Before choosing a cloud access security broker, you should identify your CASB use cases and look for the solution that best fits your particular goal. Then, to ensure the best fit, you should perform detailed POCs, compile research from cybersecurity analysts, or conduct in-depth reference searches with other companies of similar size and similar needs.

As cloud adoption grows, so will the threat landscape. By choosing the right CASB solution and vendor, you can access new capabilities faster while keeping your cloud compliance and security policies up to date.

Protecting SaaS is essential, but IaaS environments must be covered for comprehensive enterprise security. If you need this capability, the CASB solution you choose should protect activity and configurations in IaaS through threat protection, activity monitoring, and DLP controls.

It would be best if you also considered the following factors:

  • Review the CASB solution for specific use cases. Every organization’s cloud security needs are unique. Therefore, organizations should determine which use cases they prioritize when considering a CASB vendor. Then you should evaluate the sellers on these issues. This assessment will help you choose a CASB reseller with the expertise to meet your specific needs.
  • Evaluate the CASB vendor environment. Leveraging media coverage and analyst reports identify organizations with a strong track record of preventing breaches and resolving security incidents quickly and effectively. As previously stated, it will be critical to identify vendors who can provide the organization’s specific use cases. In addition, consider the limitations of potential solutions if the company is evaluating multiple use cases.
  • Give it a shot. Many CASB vendors allow customers to test a critical application before full deployment. This step ensures that the CASB solution is compatible with the organization’s existing cloud infrastructure and can be supported using existing company resources.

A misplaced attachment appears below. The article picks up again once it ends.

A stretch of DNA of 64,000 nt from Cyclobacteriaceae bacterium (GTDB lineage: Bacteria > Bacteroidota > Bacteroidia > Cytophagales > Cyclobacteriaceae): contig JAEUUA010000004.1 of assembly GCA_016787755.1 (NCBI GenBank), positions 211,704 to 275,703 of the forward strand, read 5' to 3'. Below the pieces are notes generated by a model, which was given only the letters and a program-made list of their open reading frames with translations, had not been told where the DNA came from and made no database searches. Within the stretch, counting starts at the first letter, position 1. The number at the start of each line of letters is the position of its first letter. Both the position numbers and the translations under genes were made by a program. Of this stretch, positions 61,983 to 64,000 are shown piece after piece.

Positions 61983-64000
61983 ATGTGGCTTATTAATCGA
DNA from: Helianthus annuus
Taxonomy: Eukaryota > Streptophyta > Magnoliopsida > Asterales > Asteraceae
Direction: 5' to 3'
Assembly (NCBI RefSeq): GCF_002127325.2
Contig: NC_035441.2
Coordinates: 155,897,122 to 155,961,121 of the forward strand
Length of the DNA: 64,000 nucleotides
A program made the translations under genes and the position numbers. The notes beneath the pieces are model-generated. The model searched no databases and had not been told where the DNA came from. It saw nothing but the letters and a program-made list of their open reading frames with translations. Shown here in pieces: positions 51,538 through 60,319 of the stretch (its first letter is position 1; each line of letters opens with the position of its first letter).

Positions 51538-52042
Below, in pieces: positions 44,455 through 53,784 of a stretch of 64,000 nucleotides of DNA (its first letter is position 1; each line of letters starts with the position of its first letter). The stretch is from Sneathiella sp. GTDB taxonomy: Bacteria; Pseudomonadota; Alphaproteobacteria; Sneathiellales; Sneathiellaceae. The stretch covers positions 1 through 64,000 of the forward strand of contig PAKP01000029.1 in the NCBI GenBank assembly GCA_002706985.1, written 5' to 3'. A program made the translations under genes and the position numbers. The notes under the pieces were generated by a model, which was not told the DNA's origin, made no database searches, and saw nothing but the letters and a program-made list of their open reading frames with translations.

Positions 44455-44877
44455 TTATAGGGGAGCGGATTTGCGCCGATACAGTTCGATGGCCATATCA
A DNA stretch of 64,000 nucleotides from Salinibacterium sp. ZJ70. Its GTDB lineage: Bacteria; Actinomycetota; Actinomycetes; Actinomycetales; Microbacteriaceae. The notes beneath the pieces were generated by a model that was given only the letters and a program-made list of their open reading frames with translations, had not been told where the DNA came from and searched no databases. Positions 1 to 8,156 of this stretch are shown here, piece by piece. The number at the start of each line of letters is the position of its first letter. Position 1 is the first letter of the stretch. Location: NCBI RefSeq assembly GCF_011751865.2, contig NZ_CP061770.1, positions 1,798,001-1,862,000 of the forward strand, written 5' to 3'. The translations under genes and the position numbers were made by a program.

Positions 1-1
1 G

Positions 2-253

• Critical CASB functions. During the trial and evaluation period, you should also determine the CASB’s role in authentication, authorization, alerts, and encryption. For example, the IT team will determine when and how detailed, risk-based authentication will be implemented and whether CASB will provide this functionality. The team may also need to determine whether the CASB solution will integrate with existing identity-as-a-service (IDaaS) or single sign-on (SSO) tools.
  • Perform regular inspections. The threat landscape can change rapidly. Therefore, it is essential to conduct regular audits with your CASB vendor, once deployed, to ensure that the organization and its data are adequately protected.
Surkay Baykara
Surkay Baykarahttps://www.pcidssguide.com
A passionate Senior Information Security Consultant working at Cyberwise. Over the past 15+ years my professional career has included several positions beginning as a developer and IT administrator, working my way up to a senior Technical Performance Consultant before joining Biznet back in 2015. I had several different roles at Cyberwise, including Penetration Tester and PCI DSS QSA. In my job as a QSA, I found my passion and worked closely with the Audit and Compliance team. I've been working inside InfoSec for over 15 years, coming from a highly technical background. I have earned several certifications during my professional career including; CEH, CISA, CISSP, and PCI QSA.